Suppose a man is heterozygous for heterochromia, an autosomal dominant disorder which causes two different‑colored eyes in an individual, produced 25‑offspring with his normal‑eyed wife. of their children, 15 were heterochromatic and 10 were‑normal. calculate the chi‑square value for this observation.
If we assume Aa is husband which is hetero-zygote and aa is wife which is normal then their cross will be Aa X aa and first generation will be Aa aa aa Aa.
Cross between Aa (heterozygote male) and aa (normal female)
Here is cross between a normal wife (aa) and a heterozygote husband (Aa)
Aa X aa
Aa Aa aa aa
It is clearly seen that ration is 1:1 which mean half are heterozygote and half are normal offspring. As they already told about number of offspring which is 25, So according to 1:1 12.5 are normal and 12.5 are heterozygote.
It is test used to evaluate the observed the expected values.
Here o= observed and e= expected
Calculation through chi-square value
It is given below
For heterozigous (14-12.5)2/12.5=0.18
For normal (11-12.5)2/12.5=0.18
By putting values of both heterozygous and recessive in chi-square formula
Level: High school
Key wordsCross between Aa (hetrozygote male) and aa (normal female) Chi-square Test Chi-square formula Calculation through chi-square value
Learn more to evaluate
The value for chi-square for this observation would be 0.36.
During gene interaction, different sets of phenotypic ratios are observed. Sometimes the observed ratio might be different from the one expected. A Chi-square test helps to compare the observed and expected value for a particular data and find whether these variables are dependent or independent of each other. The final chi-square value determines whether to accept or reject the null hypothesis.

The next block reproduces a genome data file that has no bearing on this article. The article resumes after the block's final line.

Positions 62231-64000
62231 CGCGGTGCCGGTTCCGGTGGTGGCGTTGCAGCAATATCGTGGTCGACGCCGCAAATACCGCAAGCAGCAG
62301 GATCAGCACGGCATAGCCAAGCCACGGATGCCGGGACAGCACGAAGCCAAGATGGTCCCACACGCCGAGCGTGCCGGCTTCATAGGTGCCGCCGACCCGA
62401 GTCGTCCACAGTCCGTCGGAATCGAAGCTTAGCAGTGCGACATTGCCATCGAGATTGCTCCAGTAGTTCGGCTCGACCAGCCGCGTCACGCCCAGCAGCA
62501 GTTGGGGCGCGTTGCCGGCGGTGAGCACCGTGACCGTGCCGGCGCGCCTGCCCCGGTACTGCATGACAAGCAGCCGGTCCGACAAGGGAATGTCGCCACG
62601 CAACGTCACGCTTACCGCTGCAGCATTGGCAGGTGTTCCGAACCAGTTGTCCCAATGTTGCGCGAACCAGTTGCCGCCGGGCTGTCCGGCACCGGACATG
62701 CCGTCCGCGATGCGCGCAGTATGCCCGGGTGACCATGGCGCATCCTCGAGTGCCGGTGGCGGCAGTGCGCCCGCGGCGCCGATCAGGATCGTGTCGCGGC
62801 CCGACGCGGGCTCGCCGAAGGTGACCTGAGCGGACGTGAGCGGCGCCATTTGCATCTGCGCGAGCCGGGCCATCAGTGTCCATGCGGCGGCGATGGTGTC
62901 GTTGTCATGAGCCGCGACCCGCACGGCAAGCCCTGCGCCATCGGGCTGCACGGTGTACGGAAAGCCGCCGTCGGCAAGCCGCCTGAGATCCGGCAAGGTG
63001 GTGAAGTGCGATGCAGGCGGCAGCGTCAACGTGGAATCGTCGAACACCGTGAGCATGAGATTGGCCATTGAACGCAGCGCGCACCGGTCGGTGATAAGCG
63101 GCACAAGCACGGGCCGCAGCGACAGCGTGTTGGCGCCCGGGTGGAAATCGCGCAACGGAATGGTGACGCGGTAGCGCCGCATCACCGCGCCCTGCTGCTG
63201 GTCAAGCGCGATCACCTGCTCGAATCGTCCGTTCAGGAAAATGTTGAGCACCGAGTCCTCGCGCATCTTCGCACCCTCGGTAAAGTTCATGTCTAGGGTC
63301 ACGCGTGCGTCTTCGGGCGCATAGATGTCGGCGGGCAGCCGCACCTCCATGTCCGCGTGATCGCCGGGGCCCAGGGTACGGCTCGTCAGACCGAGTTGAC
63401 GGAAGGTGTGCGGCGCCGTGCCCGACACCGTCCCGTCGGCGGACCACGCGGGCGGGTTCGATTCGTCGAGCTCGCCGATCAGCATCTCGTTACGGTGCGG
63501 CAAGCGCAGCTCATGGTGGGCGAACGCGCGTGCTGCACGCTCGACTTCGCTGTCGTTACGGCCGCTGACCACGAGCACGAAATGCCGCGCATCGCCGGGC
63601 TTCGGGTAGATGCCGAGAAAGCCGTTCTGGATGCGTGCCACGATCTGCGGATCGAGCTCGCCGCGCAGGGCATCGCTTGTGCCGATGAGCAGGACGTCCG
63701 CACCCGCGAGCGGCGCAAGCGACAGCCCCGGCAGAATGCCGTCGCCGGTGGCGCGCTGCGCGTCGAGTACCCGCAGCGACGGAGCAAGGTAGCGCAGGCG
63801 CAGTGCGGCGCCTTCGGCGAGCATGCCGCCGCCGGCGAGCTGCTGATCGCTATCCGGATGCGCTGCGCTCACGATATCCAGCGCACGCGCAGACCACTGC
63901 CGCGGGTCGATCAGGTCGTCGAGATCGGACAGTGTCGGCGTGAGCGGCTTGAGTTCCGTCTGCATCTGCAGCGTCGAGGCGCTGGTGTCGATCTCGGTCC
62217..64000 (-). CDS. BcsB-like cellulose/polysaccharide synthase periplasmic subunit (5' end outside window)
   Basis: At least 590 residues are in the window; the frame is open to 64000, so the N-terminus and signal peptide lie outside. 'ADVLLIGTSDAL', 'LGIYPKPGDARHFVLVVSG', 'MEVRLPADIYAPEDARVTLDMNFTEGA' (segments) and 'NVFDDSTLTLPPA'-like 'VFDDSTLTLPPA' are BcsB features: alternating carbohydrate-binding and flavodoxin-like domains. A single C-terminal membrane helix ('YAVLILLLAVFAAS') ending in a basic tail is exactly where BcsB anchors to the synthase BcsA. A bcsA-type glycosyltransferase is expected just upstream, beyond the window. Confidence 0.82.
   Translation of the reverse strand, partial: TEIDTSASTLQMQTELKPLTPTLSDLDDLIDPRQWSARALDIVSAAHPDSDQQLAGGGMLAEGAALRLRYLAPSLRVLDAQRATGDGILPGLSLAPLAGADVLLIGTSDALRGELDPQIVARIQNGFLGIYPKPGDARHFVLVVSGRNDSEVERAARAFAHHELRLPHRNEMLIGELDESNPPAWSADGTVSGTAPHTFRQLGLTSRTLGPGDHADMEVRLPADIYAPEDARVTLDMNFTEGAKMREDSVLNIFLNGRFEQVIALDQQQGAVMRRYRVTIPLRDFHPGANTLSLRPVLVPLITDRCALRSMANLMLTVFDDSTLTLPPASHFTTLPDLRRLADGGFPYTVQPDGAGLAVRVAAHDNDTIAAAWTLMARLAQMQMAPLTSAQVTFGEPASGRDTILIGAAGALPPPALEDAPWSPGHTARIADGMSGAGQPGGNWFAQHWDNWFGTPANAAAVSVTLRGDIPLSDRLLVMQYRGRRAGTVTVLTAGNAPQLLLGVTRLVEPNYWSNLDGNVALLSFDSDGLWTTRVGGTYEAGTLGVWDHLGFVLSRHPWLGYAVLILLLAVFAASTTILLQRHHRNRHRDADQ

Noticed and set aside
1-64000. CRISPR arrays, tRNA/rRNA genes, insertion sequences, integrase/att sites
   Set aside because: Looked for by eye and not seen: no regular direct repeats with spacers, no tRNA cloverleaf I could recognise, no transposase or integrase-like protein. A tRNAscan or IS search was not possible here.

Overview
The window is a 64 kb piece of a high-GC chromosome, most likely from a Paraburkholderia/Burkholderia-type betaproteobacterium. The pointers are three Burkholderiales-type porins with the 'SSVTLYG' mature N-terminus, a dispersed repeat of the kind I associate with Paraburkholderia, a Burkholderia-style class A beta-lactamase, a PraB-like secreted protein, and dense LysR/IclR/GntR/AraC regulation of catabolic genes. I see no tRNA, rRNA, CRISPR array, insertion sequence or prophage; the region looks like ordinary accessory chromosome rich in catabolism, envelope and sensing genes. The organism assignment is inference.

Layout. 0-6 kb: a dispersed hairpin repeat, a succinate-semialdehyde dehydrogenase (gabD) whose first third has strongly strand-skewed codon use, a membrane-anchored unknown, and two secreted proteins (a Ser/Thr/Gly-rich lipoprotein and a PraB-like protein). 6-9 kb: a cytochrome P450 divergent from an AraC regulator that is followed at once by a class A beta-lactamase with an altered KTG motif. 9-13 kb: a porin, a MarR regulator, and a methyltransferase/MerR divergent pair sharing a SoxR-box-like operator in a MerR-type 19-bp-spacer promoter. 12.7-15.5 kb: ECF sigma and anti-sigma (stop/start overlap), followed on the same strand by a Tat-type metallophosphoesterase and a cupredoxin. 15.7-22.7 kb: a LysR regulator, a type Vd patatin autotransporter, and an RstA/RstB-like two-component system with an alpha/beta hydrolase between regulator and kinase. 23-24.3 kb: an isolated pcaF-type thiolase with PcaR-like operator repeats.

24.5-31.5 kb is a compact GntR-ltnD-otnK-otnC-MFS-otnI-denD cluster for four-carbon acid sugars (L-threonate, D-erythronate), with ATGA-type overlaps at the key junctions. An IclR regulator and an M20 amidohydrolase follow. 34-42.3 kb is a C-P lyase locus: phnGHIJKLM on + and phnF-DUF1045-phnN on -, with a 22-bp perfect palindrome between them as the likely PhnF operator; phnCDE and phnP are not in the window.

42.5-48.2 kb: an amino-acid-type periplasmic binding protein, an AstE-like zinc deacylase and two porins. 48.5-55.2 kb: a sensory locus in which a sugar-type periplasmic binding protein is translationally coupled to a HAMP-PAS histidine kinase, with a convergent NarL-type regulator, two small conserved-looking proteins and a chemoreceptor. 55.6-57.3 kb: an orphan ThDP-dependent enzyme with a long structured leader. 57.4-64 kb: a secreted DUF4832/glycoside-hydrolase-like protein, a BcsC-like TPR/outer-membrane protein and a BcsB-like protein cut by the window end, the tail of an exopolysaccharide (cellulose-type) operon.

The difference in colors of the iris in a person is called heterochromia. It usually depends on the concentration, production, and delivery of the melanin pigment in the body. It might occur as a result of genetic mosaicism, inherited from either parent, disease or injury. It is an autosomal dominant trait in which the presence of even a single abnormal dominant allele in the offspring might get him/her the disease due to the dominant character.
Here, consider the individual or father has heterochromia with heterozygous alleles (A*a) while the wife or the mother is normal-eyed and might have genotypes AA or Aa, or aa.
Where, A* = abnormal dominant allele
A = normal dominant allele
a = normal recessive allele
A cross between an individual with genotype A*a and wife with genotype AA would result in the progeny with genotypes explained in the punnett square attached below.
It is expected that 50% of the progeny would be diseased due to the presence of abnormal dominant alleles. Therefore, out of 25 offspring, 12.5 would be normal while the other 12.5 would be heterochromatic.
On the other hand, the expected values are 14 for heterochromatic offspring and 11 for normal. The table is attached below, please refer the image.
1. Learn more about haploid cell in meiosis
2. Learn more about abiotic factor
3. Learn more about decomposers
Grade: Senior School
Chi-square test, observed value, expected value, heterochromia, autosomal dominant disease, dominant allele, recessive allele, null hypothesis.